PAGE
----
Why Alton Brown Has Never Owned A Restaurant

Not all celebrity chefs have found fame by working in high-achieving restaurants. While big names like Gordon Ramsay and Thomas Keller are associated with Michelin-starred establishments and underlings that shout, "Yes, chef!" at their every order, there are plenty more culinary stars that attained fame through being an excellent home cook or recipe developer, or even just an excellent communicator.

Alton Brown is one such person. While he has formal culinary school training and some work experience in the restaurant world, neither provided his launch pad. Even now, as he's a household name thanks to shows like "Good Eats," he could probably create a restaurant empire if he wanted to, but it's seems unlikely that he'll take that route.

In an interview with Cleveland.com, Brown pointed out that he's never owned a restaurant for a pretty straightforward reason: "I've never wanted to work that hard."

Restaurant ownership isn't as glamorous as it seems

Alton Brown may be wise to shy away from opening a restaurant. While he may be extraordinarily smart when it comes to the science of food and has genius tips and tricks for cooking at home (like why you should weigh down salmon), these skills aren't necessarily the most relevant in a restaurant setting, where it's about efficiently cooking and plating dishes, being consistent, and managing a whole bunch of other moving parts. Owning a dining spot is arguably more about managing a business and bottom line economics rather than actually cooking, especially since celebrity chefs are not usually in the kitchen themselves on a nightly basis.

Profit margins are also notoriously thin in the restaurant industry, meaning that, if you're not passionate about running your own place, it's a lot of effort to put in for relatively little return

While it might seem that celebrities like Brown would have an easier time drawing a crowd in to dine, it's not a guarantee, either. Just look at big names like Cat Cora and Gordon Ramsay who have opened establishments that eventually failed. Plus, as Stephanie Izard from "Top Chef" fame has pointed out, post-COVID, the industry has gotten exceedingly harder to succeed in, thanks to challenges like high food costs, labor shortages, and customers who'd rather order delivery than eat in.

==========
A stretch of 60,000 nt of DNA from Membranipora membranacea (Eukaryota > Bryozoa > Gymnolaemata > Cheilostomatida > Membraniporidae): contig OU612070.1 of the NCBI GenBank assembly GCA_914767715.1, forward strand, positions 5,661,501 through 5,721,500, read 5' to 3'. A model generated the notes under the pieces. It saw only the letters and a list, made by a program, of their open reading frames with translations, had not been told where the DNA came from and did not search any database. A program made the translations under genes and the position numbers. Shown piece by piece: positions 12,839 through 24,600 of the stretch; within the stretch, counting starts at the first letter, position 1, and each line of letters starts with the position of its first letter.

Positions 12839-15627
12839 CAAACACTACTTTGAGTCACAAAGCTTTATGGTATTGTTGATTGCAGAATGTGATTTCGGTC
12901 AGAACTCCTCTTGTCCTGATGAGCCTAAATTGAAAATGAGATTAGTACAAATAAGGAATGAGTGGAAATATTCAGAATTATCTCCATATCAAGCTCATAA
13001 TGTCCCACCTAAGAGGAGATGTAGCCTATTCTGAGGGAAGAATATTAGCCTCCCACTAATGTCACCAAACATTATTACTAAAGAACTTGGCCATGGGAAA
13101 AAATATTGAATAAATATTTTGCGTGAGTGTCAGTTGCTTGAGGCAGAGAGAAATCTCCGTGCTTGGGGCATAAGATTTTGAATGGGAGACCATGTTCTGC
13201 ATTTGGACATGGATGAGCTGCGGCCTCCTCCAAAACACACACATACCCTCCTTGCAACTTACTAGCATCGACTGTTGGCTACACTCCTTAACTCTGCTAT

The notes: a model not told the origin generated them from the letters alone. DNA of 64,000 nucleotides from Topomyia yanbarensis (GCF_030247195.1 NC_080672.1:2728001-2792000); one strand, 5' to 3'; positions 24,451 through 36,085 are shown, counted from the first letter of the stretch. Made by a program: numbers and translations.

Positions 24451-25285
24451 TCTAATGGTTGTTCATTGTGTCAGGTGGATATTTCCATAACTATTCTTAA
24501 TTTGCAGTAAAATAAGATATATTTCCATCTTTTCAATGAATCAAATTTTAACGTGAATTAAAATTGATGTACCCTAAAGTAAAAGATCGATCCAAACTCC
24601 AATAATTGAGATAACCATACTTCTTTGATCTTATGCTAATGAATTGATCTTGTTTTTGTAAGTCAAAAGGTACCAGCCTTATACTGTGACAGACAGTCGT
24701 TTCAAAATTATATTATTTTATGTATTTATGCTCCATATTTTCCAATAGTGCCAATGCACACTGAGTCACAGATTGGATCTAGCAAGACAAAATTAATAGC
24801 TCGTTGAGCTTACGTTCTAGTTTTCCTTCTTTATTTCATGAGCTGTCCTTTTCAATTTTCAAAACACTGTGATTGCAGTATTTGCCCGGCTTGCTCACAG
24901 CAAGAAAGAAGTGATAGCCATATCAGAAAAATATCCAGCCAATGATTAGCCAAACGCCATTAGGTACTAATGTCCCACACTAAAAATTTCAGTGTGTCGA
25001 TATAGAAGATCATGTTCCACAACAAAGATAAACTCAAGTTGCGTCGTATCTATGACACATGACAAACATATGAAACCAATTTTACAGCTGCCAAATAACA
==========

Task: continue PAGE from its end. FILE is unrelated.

Brown still has a restaurant industry connection

Alton Brown isn't totally divorced from the restaurant world, however. He maintains a personal connection via his wife Elizabeth Ingram, who he married in 2018.

The pair hosted the YouTube cooking series, "Quarantine Quitchen" during the height of the COVID-19 pandemic, but Ingram's day job is actually an interior designer, with a focus on restaurants. Much of her work has been in Atlanta (the couple lives in nearby Marietta, Georgia) where she has designed dining rooms at steakhouse Marcel, seafood restaurant Beetlecat, and Tex-Mex eatery Superica. Her go-to style seems to be a vintage feel with lots of velvet, polished wood, and golden, art deco style touches. 

But, just like her husband, Ingram does not own or manage any restaurants herself (at least, none that are publicly known); she also seems to prefer to stick to her area of expertise.